Priorities for improving chemicals management in the WHO European Region-stakeholders' views

J.A. Vincenten*, I. Zastenskaya, P. Schroder-Back, D.I. Jarosinska

*Corresponding author for this work

Research output: Contribution to journalArticleAcademicpeer-review


Background: Prevention of the impact of chemicals on human health and the environment is an increasing focus of public health polices and policy makers. The World Health Organization European Centre for Environment and Health wanted to know what were stakeholders' priorities for improving chemicals management and prevention. Methods: Semi-structured interviews were undertaken with 18 diverse stakeholders to answer this question. The interview questionnaire was developed using current WHO chemical meeting reports, the Evidence Implementation Model for Public Health Systems and categories of the theory of diffusion. Stakeholder views were attained on three main questions within the questionnaire. (i) What priority actions should be undertaken to minimize the negative impact of chemicals? (ii) Who needs to be more involved and what roles should they have? (iii) How can science and knowledge on chemicals and health be translated into policies more effectively and what are the greatest barriers to overcome? Results: Cross cutting issues, such as legislation strengthening and enforcement, further collection of information, capacity building, education and awareness raising were considered priorities. The responders had the same vision on roles and responsibilities of different stakeholders. The greatest barrier to adoption, implementation and enforcement of evidence-based policies reported was leadership and political commitment to chemical safety. Conclusions: Priorities raised differed depending on knowledge, professional background and type of stakeholder. Factors influencing priority identification at the national level include international and global context, availability of information, knowledge of the current situation and evidence-based good practice, and risks and priorities identified through national assessments.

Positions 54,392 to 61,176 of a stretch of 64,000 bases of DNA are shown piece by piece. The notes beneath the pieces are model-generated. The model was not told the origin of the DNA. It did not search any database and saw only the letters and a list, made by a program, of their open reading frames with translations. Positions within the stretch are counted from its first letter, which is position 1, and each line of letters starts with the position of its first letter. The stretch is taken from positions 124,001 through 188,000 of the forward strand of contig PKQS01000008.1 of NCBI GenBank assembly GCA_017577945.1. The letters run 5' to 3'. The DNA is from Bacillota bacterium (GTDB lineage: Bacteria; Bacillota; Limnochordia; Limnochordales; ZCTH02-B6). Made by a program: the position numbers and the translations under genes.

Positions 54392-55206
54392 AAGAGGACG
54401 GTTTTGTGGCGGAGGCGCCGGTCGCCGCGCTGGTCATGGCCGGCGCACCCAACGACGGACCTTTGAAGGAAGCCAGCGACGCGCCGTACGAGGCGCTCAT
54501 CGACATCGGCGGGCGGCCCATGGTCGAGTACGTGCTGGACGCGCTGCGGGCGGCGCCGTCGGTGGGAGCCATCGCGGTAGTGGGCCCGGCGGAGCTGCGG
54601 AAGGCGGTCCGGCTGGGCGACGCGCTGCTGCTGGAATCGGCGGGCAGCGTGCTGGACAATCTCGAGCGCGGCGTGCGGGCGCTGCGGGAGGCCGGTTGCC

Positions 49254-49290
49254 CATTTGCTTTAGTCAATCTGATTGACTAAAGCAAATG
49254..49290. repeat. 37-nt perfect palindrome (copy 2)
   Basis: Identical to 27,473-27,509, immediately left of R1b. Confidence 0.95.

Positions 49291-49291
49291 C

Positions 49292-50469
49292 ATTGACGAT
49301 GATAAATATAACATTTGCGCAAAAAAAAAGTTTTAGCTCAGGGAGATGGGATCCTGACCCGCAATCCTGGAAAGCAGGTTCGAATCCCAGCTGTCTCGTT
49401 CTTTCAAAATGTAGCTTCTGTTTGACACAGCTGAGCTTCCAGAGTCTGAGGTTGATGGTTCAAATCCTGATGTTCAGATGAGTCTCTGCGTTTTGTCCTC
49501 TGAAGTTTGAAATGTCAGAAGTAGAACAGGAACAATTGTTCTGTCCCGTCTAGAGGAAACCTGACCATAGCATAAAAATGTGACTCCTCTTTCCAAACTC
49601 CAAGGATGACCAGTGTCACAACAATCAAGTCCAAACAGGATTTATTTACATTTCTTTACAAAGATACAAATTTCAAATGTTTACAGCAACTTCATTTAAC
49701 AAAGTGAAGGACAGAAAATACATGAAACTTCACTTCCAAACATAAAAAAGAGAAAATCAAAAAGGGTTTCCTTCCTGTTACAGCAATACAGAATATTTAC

Original languageEnglish
Pages (from-to)812-817
Number of pages6
JournalEuropean Journal of Public Health
Issue number4
Publication statusPublished - 1 Aug 2020


  • burden
  • costs
  • disease
  • endocrine-disrupting chemicals
  • exposure

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